future

Quantum Computing Particles Sent Back Through Time

An international team of physicists may have solved a critical problem in quantum computing by isolating quantum information in “open timelike curves.”

A new paper published in the journal npj Quantum Information, suggests that time travelling quantum particles in quantum computers can solve insolvable problems while travelling along “open timelike curves”, which don’t cause causality problems. Previously, quantum computers with “closed timelike curves” created several causality issues.

quantum-entanglement

A graphic depicting an “open timelike curve” which does not interact with anything in the past. Image credit: npj Quantum Information

Threatening causality in the world of time-travelling quantum computer particles has consequences. In the classic/ simplified example, someone could travel back in time and kill their grandfather, negating their own existence. These type of paradoxes, though admittedly much more complex, happen at the particle level too. Over the last 20 years, scientists found out that the foundational principals of quantum physics break down when using closed timelike curves in entangled quantum systems.

The new study shows that quantum computers using open timelike curves can solve insolvable problems without creating causality issues. This happens as long as researchers entangle the time travelling particle with one kept in the present. The reason these curves don’t break the causal flow of time is because they don’t allow interaction with anything in the past – in other words, the time travelling entangled particles, or data they contain, never interact with themselves. Even though they never interact, the strange quantum properties that allow for impossible computations are still left intact.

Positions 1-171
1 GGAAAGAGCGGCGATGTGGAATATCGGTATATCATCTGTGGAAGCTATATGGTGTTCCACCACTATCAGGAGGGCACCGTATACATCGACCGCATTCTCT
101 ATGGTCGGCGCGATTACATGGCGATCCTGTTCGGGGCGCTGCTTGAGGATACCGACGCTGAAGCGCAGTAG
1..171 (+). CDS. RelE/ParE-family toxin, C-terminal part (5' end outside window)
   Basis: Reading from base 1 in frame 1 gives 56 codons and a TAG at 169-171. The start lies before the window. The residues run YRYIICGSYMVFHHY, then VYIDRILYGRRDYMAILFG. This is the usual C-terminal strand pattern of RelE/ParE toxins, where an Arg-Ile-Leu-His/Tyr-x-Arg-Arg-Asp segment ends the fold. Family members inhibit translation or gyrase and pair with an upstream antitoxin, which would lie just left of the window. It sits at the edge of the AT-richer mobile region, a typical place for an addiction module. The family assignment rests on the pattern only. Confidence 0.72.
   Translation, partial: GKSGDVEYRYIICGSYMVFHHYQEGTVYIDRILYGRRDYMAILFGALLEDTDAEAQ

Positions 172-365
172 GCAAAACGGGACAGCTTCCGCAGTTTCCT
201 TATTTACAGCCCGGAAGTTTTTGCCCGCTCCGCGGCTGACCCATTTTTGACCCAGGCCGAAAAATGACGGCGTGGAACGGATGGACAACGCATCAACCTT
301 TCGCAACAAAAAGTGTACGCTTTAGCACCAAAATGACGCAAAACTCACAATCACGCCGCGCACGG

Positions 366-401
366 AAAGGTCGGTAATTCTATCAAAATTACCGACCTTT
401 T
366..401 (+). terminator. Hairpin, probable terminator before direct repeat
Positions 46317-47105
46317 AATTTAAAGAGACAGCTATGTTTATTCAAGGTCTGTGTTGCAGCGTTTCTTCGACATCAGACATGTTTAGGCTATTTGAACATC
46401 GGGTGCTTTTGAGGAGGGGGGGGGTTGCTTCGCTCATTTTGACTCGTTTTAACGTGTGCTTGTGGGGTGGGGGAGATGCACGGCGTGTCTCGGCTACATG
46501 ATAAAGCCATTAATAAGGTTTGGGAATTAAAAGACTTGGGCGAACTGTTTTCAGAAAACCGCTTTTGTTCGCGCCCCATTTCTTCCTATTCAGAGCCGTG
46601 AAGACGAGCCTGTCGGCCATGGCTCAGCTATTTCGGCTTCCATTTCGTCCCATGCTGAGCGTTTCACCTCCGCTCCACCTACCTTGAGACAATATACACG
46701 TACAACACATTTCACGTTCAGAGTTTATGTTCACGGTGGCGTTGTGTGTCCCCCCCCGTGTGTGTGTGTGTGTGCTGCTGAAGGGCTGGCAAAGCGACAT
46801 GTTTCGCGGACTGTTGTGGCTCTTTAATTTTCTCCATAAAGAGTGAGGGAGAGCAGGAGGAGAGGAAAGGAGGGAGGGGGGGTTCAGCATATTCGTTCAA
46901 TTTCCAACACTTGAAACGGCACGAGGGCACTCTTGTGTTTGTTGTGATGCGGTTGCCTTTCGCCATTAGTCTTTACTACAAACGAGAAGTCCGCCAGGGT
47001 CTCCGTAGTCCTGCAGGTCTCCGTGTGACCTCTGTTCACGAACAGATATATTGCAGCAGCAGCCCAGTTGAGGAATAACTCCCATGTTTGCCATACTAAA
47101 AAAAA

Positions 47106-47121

So how can scientists specifically know that these “open timelike curves” don’t create causality problems. Apparently the “information is stored in the entangling correlations: this is what we’re harnessing,” said co-author of the study Jayne Thompson.

Material provided by National University of Singapore.

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8 replies »

  1. Thanks for acknowledging this. When I tweeted about this the day I heard about it… nothing. But I’m grateful you’ve posted this because it’s huge and I’d hope people would be interested. Plenty of sci-fi movies have been made about this very experiment. It’s a breakthrough. I’m glad you’re still posting about some of the best stuff there is, our Universe. Cheers!

    Like

    • thanks so much! glad you liked it and i hope to get these type of studies and discoveries out there more. and i agree! – our universe is definitely the best stuff there is. i’ll be forever interested and pondering. Take care!

      Like

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